34. Visited the birthplace of my ancestors – Don’t quite know where to look.
35. Seen an Amish community –  No.
36. Taught myself a new language – I wander around clutching my phrasebook, generally.
37. Had enough money to be truly satisfied – Blimey, no. It’d take millions. But I’m not unhappy about it.
38. Seen the Leaning Tower of Pisa in person – no.
39. Gone rock climbing – Yes.
40. Seen Michelangelo’s David – No. Sigh.
41. Sung karaoke – see 10.
42. Seen Old Faithful geyser erupt – no.
43. Bought a stranger a meal at a restaurant – no.
44. Visited Africa – The northern bit. Would love love love to do the safari bit, too.
45. Walked on a beach by moonlight – I have done abroad. Never in the UK, it’s too bloody cold.
46. Been transported in an ambulance – Personally, no. I have driven behind them a distressing number of times though.
47. Had my portrait painted – A couple of times, but only as a child.
48. Gone deep sea fishing – see 13.
49. Seen the Sistine Chapel in person – Yes. And Katie is spot-on about the security. I saw a nun given a warning… and then her second flash-photography offence actually resulted in her being frogmarched away. I still can’t believe I saw it. A nun being frog-marched out of the Sistine chapel.
50. Been to the top of the Eiffel Tower in Paris – No.
51. Gone scuba diving or snorkelling – I have snorkelled, and didn’t much like it. The water was so choppy I kept breathing it, I kept colliding with the precious coral-reef (very much to our mutual damage) I kept walloping other snorkellers with my flippers, and I was terrified that the boat ride back from the reef would be as horrific as the ride out. Lovely fishies though.
52. Kissed in the rain – I expect so.
53. Played in the mud – Enthusiastically.
54. Gone to a drive-in theatre – No.
55. Been in a movie – No.
56. Visited the Great Wall of China – No.
57. Started a business – Not yet.
58. Taken a martial arts class – I’m musing over the body combat class at the local gym. Count?
59. Visited Russia – No.
60. Served at a soup kitchen – No.
61. Sold Girl Scout Cookies – Wasn’t a girl scout.
62. Gone whale watching – Despite oft-professed dislike of sailing, yes I have, and it was fabulous. It was off Boston and the catamaran was a lot more stable than everything else I could see in the harbour touting for business, although other people were sick & I wasn’t. Smug.
63. Got flowers for no reason – Buying or receiving? And there is always a reason. Stopping for petrol is a reason. Seeing them at half-price is a reason. If it means ‘Bought flowers just because they look nice’, then yes, all the time. Hubby bought me roses, once, when we first went out. From a florist and everything. Since then I’ve had the odd bunch of garage-specials. I tell myself it’s the thought, really, isn’t it?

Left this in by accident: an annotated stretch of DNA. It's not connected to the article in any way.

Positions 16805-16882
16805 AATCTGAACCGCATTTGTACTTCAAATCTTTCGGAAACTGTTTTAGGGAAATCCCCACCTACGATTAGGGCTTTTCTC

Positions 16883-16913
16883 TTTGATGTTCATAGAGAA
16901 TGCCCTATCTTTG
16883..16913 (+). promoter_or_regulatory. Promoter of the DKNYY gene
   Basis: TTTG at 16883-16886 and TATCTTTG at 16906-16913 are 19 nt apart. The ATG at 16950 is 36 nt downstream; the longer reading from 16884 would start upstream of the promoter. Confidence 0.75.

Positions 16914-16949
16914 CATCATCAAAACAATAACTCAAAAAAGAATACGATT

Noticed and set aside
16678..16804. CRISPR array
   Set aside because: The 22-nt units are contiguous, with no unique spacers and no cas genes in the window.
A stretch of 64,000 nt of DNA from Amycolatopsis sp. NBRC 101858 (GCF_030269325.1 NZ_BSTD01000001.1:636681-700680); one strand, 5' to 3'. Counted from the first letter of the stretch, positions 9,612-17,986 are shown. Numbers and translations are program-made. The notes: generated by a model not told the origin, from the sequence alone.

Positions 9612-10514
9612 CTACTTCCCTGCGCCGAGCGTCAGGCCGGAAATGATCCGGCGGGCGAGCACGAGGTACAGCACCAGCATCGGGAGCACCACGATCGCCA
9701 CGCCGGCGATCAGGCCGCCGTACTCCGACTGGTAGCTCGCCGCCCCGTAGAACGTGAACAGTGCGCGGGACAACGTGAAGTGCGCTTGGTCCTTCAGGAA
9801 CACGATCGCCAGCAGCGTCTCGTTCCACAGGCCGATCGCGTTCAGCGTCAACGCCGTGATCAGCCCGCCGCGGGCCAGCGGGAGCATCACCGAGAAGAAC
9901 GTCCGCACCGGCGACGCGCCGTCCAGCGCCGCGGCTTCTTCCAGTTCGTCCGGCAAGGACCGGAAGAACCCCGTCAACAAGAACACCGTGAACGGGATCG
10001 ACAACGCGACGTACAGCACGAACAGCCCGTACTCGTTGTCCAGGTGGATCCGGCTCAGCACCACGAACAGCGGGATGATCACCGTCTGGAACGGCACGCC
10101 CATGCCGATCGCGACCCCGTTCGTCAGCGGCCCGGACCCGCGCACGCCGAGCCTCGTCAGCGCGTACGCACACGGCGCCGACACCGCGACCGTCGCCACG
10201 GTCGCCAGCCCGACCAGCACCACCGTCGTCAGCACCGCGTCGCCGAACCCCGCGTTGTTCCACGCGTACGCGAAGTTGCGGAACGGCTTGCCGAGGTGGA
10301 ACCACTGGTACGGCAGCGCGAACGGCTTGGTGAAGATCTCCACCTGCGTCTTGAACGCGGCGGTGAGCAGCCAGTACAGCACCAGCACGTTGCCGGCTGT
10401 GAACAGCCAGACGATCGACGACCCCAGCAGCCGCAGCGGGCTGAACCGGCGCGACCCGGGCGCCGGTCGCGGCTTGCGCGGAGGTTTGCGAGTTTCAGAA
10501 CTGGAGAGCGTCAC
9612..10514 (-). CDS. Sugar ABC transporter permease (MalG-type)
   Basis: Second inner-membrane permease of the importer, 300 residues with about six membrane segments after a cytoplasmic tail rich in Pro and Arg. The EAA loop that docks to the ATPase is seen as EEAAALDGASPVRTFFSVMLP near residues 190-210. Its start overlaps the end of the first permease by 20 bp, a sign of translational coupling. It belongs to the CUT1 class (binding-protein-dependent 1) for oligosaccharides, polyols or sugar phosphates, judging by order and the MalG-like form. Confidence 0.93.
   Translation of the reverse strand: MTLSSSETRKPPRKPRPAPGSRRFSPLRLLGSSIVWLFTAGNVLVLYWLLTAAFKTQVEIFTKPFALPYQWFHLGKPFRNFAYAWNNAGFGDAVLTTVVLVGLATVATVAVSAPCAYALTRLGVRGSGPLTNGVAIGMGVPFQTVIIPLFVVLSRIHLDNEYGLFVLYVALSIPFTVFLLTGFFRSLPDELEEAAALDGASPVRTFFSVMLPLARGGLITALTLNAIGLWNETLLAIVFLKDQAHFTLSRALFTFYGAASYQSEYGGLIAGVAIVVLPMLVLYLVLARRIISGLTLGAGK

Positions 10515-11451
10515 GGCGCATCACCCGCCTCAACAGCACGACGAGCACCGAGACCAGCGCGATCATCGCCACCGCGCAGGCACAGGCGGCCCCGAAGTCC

64. Donated blood, platelets or plasma – My nervous system had a bit of a Tony Hancock moment on my first ever blood donation, and pulled the consciousness plug. I now donate vicariously through Hubby who is a donation STAR and has just had his 25th pint silver award. He has enormous veins, and they usually cry with joy when they see him “Lovely! We’ll get the TRAINEE to have a practice go on you!” Poor man.
65. Gone sky diving – There might not now be enough money left in the post credit-crunch world to bribe me into this.
66. Visited a Nazi Concentration Camp – If I visit Poland, I will make a point of getting there.
67. Bounced a cheque – I blush to report that I have. It was 1993, I was a student, in lots of trouble and debt, and had already used the Wallace and Gromit stickers (blush again) that the cheque for less than two quid (the bank was being evil) had purchased. I contrived to forget about it – except that I never did, and still feel rather guilty about it.
68. Flown in a helicopter – Yes.
69. Saved a favorite childhood toy – Several, lovingly, carefully. Then let Harry at them. Rip rip rip.
70. Visited the Lincoln Memorial –  No.
71. Eaten caviar – No, don’t much like fish unless I’m sat in a mediterranean harbour restaurant under an oleander tree on a warm summer night. Then, a nice steak of shark or tuna – nothing bony – would be just divine. I can almost see the little twinkly lights over the other side of the harbour and hear the waves running up the beach. I want to be there so badly I can sense it. But even in fantasy land I’m worried about how the hell Harry would cope with the flight and what about babysitters?!